The Reserve Bank of India (RBI), in its sixth bi-monthly monetary policy statement, 2014-15 has announced few measures. After a surprise rate slash of 25bps on January 15, 2015, the RBI has decided to keep the Repo rate unchanged at 7.75%. Consequently, the Reverse Reo rate and MSF rate stayed unchanged at 6.75% and 8.75% respectively.
On the rationale for the pause, Upasana Bhardwaj, Economist at ING Vysya Bank said: “Given that there have been no substantial developments on the disinflationary process or on the fiscal outlook since January 15, it is appropriate for the RBI to await them and maintain the current interest rate stance.”
On the liquidity front, Upasana said that the Central Bank had kept the cash reserve ratio (CRR) unchanged at 4% of net demand and time liabilities (NDTL0, but unexpectedly cut the statutory liquidity ratio (SLR) by 50bps to 21.5% of NDTL (with effect from the fortnight beginning February 7, 2015). The RBI has also replaced the export credit refinance (ECR) facility with the provision of system level liquidity with effect from February 7, this year.
“While the stated reason for the cut in SLR is providing greater headroom to banks for lending to productive sectors, the excess SLR holdings (28.4% of NDTL) along with weak credit demand is not likely to have any immediate impact. Infact, the SLR cut will help freeing up funds and giving the banks flexibility in meeting the Liquidity Coverage Ratio (LCR). Meanwhile, the discontinuation of ECR facility is in-line with the Urjit Patel Committee’s recommendation to move away from sector-specific refinance”, she pointed out.
The RBI maintained that CPI inflation would be around the target level of 6% (although a slight deviation from the January 15 statement of ‘below 6%’) by January 2016. “Of course, the trajectory may undergo some revisions after the new revised CPI data with 2012 base is released later in the month but lower rural wages, household expectations and crude oil prices should help cap upside pressures”, Upasana concurred.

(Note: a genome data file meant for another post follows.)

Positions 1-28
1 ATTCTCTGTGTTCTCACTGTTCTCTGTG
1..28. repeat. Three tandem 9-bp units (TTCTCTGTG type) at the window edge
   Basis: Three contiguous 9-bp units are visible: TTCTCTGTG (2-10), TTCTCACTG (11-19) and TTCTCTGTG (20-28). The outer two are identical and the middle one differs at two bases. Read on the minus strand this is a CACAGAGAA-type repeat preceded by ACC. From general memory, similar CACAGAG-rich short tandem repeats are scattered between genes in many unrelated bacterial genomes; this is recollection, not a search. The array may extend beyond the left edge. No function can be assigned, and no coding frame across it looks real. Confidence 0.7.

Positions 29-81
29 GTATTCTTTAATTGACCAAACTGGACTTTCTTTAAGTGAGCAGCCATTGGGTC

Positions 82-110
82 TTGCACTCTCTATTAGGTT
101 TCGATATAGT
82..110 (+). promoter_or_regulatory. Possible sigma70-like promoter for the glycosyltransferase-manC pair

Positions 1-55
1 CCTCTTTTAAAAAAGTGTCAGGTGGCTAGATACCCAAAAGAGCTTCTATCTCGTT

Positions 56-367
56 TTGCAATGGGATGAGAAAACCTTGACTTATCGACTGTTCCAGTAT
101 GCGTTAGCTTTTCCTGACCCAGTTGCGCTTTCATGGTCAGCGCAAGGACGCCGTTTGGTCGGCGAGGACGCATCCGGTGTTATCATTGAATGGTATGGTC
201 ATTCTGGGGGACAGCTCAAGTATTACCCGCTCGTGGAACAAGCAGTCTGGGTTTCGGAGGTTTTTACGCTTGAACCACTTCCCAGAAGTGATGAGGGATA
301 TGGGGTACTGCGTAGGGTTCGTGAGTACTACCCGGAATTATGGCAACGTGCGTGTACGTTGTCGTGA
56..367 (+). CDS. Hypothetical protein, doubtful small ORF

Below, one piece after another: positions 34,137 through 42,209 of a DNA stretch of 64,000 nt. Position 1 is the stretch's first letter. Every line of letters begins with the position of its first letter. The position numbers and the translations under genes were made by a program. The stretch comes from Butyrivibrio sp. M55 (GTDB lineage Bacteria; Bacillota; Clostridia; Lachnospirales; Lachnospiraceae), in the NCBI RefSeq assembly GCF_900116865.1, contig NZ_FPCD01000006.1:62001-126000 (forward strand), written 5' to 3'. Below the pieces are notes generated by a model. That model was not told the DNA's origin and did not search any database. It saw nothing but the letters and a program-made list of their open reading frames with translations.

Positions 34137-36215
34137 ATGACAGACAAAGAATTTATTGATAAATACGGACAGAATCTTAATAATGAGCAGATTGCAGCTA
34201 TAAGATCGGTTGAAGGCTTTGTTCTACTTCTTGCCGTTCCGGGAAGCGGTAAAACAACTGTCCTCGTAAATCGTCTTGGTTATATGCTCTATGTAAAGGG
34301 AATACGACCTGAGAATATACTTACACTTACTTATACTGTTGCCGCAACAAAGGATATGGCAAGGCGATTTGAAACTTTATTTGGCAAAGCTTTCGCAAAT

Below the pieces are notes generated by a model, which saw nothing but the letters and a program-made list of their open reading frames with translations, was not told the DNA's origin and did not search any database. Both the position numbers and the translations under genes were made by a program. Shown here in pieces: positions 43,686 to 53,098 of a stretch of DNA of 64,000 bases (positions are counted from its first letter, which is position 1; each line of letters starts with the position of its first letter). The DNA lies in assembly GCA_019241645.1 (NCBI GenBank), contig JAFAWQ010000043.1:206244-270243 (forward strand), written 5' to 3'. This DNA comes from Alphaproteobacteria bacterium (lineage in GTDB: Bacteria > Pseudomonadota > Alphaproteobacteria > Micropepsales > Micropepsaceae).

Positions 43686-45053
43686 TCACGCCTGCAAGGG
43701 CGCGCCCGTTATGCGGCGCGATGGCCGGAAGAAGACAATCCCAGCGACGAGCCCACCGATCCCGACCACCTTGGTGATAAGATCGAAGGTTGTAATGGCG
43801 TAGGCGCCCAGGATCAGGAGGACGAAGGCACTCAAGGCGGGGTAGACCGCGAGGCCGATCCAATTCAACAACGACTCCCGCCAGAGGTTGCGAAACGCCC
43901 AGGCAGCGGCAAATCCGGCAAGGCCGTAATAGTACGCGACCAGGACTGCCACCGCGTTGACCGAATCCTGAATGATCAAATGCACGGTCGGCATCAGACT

The Central Bank had also retained its GDP growth projection at 5.5% for FY15 under the old base. The FY16 GDP estimate is at 6.5% (ING estimate at 6.4%) aided by improved outlook on the back of disinflation, gain in real purchasing power from decline in oil prices, easier financing conditions and some progress on stalled projects. What is more, the RBI has also estimated the current account deficit (CAD) for FY15 at 1.3% of GDP (ING estimate at 1.1%). The moderating imports due to dip in crude oil prices is likely to result in even lower levels next year, in contrast to ING estimate of 0.5% of GDP.
On the outlook, Upasana said: By maintaining a status quo, RBI in today’s policy simply reiterated its stance of acting as and when more data is available which would reaffirm the disinflationary pressure. Also, the Budget would be the next key event. With favourable commodity prices, subdued domestic demand and government clearly intending to focus on fiscal prudence, we see scope for another 50bps of easing this year, with the cuts being front loaded. We believe that the need to keep real policy rates comfortably positive along with Fed beginning to hike its Fed Fund rates will constrain the RBI towards easing in the latter part of the year. Real rates (Repo rate adjusted for CPI inflation) have been negative for most of the 2009-2013 period resulting in a significant financial dissaving. Real policy rates have only started to turn positive since June 2014, currently hovering around 3%. Given a desirable real interest rate of 1.5-2% and our expectation of ~5.5% average inflation in FY16 we expect the Repo rate of around 7.25% by year end.”